As noted in an [earlier blog post], the Ethnographia Island community recently participated in Linden Lab’s celebration of Second Life’s 13th Birthday (“SL13B”). For SL13B, individuals or groups throughout the virtual world were invited to apply for a parcel of virtual land on a series of temporary islands created especially for the birthday celebration. The celebration had a theme of “shared adventure” and our proposal to build an exhibit about “Sharing a Culture of Poss(a)bility” was accepted!
A whole group of Ethnographia Island community members chipped in to turn the empty parcel we received into a beautiful build, with Vincent Van Gogh’s painting “The Starry Night” as its theme. Three people in particular really made this happen: Jadyn Firehawk, Shyla the Super Gecko (Krijon), and Fidget (FidgetsWidgets). They were awesome! Together they reached out to nearly every member of Ethnographia Island so they could share their unique stories, and these were then included in the design. Over the next several weeks we’ll introduce you to many of those who participated in the SL13B, beginning now with Jadyn Firehawk.
Collaboration in any environment has its opportunities and challenges. So, what’s different when the environment is virtual and the community of collaborators represent any number of disabilities? We learned a good bit about that in SL13B, and Jadyn certainly has a great perspective given all she did. After the dust had settled, we sat down for a conversation about collaboration. Jadyn emphasized, “I’m normally the lone builder. I LOVE to do replicas, like… ‘can you build us a replica of the SF Museum of Modern Art for the SL Community Convention?’ I’m all over stuff like that. I love it!” But she added, “‘collaboration’ is just not something I’d ever tried before nor was sure I could do.”
However, Jadyn is not completely new to collaboration! We recently blogged about two houses on display at Ethnographia Island through July 31st, designed by Kasimir Deimatov and built by Jadyn. Jadyn clearly has a history of collaborating in very supportive ways. In addition to her work with Kasimir (who is quadriplegic), Jadyn helped build a ballroom on Ethnographia Island for Keao Wright (who is blind). In her work with Kasimir, she became his hands; with Keao, Jadyn worked as her eyes.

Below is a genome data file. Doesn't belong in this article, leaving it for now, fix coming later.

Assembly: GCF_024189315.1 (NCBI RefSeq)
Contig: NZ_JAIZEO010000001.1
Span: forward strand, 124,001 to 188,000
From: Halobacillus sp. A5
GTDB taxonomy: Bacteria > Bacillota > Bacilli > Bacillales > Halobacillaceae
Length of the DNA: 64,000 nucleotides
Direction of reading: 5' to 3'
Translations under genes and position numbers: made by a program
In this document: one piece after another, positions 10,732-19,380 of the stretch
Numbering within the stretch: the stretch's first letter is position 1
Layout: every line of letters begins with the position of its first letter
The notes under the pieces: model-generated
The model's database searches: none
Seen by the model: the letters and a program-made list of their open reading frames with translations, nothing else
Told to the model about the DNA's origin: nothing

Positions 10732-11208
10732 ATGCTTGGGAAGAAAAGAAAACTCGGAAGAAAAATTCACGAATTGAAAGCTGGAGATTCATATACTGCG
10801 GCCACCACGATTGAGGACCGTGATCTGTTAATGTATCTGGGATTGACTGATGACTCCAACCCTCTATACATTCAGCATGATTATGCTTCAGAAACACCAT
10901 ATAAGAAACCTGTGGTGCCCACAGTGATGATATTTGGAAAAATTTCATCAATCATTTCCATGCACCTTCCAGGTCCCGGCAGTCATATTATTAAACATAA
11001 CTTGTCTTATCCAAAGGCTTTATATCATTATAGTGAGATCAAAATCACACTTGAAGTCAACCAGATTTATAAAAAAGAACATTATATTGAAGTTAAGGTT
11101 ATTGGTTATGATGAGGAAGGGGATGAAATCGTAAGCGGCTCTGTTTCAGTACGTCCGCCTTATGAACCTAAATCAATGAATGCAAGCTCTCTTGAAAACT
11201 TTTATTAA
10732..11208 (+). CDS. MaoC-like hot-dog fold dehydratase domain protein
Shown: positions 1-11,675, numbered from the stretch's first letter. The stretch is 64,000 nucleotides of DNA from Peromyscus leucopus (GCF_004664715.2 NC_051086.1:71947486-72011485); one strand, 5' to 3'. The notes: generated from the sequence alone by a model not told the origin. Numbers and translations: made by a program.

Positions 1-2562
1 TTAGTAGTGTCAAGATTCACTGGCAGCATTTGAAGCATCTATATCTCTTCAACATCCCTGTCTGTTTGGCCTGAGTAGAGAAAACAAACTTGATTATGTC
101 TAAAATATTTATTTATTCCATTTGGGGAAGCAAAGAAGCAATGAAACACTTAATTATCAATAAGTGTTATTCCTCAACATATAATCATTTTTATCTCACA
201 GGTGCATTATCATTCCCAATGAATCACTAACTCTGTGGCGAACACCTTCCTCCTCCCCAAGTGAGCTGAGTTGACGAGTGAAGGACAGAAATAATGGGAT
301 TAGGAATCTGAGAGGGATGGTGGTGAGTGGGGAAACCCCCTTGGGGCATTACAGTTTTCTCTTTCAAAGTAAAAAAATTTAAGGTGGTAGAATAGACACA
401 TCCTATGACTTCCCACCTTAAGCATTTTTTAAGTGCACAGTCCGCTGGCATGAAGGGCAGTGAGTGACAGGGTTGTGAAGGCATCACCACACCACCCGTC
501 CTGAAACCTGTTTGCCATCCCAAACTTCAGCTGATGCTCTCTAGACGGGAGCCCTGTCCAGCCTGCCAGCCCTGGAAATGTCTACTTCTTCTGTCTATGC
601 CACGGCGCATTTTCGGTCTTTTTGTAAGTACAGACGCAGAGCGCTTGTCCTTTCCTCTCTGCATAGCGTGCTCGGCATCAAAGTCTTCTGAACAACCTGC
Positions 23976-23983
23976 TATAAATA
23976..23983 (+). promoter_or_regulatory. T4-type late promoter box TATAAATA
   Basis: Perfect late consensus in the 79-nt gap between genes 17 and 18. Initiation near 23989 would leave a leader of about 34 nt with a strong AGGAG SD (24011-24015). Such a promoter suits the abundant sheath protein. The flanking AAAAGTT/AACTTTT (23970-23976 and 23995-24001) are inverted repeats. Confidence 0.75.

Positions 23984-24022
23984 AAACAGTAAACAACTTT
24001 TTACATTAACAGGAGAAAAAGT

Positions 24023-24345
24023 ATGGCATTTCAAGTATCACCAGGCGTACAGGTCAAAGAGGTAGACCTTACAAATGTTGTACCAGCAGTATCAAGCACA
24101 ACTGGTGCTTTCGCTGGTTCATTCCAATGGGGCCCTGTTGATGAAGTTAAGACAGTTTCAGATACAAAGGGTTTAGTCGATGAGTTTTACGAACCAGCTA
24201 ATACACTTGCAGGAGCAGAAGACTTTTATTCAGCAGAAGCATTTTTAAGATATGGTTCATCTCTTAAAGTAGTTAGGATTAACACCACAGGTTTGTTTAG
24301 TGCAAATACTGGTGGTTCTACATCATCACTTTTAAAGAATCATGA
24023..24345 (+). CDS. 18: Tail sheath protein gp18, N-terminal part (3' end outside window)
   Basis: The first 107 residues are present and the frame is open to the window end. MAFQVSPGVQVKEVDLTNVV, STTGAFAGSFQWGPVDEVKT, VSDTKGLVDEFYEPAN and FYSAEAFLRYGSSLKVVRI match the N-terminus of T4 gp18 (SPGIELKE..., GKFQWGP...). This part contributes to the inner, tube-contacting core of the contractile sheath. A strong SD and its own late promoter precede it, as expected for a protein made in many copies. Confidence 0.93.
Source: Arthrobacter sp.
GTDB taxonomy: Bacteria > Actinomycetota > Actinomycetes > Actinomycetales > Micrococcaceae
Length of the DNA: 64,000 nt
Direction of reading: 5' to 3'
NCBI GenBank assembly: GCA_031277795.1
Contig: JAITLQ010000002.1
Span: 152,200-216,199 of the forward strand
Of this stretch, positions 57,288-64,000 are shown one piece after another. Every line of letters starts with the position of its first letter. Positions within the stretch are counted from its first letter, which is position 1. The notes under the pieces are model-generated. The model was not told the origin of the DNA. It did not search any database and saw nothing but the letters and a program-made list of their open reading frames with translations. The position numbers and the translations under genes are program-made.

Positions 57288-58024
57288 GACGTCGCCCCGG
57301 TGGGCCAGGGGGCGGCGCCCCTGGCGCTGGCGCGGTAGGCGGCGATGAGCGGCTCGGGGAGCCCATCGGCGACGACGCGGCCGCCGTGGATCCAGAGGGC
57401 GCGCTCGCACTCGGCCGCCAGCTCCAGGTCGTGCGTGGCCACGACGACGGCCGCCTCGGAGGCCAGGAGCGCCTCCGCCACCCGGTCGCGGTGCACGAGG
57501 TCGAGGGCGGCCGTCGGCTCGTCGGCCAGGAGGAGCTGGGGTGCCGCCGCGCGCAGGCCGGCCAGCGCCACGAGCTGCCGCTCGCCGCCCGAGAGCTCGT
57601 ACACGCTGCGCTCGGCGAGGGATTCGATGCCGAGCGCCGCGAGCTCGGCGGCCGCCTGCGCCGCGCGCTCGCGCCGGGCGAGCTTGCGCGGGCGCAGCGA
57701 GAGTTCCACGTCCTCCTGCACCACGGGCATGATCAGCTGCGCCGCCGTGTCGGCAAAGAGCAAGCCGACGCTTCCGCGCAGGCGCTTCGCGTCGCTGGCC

Jadyn had not planned to take on a leadership role in SL13B for Ethnographia Island. But she saw an issue brewing that she knew she could resolve. She felt the deadlines looming and saw a lot of good ideas, but nothing had yet been built. Additionally, she’d learned through other builders who understood the nuances of the exhibit building policies that the build could get quite complicated. Jadyn offered her support once again, this time knowing her technical experience could come in handy. The original concept for the design would require everyone build something that represented their individual Second Life experience. However, the SL13B building regulations allowed only things built by designated team builders (including Jadyn, Fidget and Shyla) to be included, so the original plan had to be scrapped. That’s when the team leaders got to work!
Jadyn explained, “Shyla and Fidget, whoa the synergy there! Working with all the Ethnographia people… there was ‘people work,’ ‘word work’ and ‘picture work,’ to boil it down. All essential! We all did a share of each, actually, but Fidget really led the charge on the people-work and Shyla on the word-work, then me on the picture/build work. It was like a dream team.”
In walking us through the design process, Jadyn noted “Given the time pressures to complete the build, I had a very nicely timed hypomanic episode.” In working through the complexities of the build, she envisioned photo collages as a way to represent everyone’s stories. She continued, “I was thinking too, how else to make the photo boards more interesting? I showed my then-flat collages idea to my ‘quadripolar’ friend who suggested photo cubes so it was more 3D.” The term ‘quadripolar’ came from another collaboration Jadyn worked with previously. She explained, “it turned out he has bipolar disorder like I do and we ended up (eep!) collaborating on his kinetic sculpture and he called the finished sculpture ‘Quadripolar’.” What an interesting and positive twist on the creative process.
Clearly Jadyn has been collaborating in creative and productive ways in SL for many years. We’re so grateful that she couldn’t say no to the Ethnographia SL13B project! Thanks, Jadyn, for the time, effort and patience to get it done!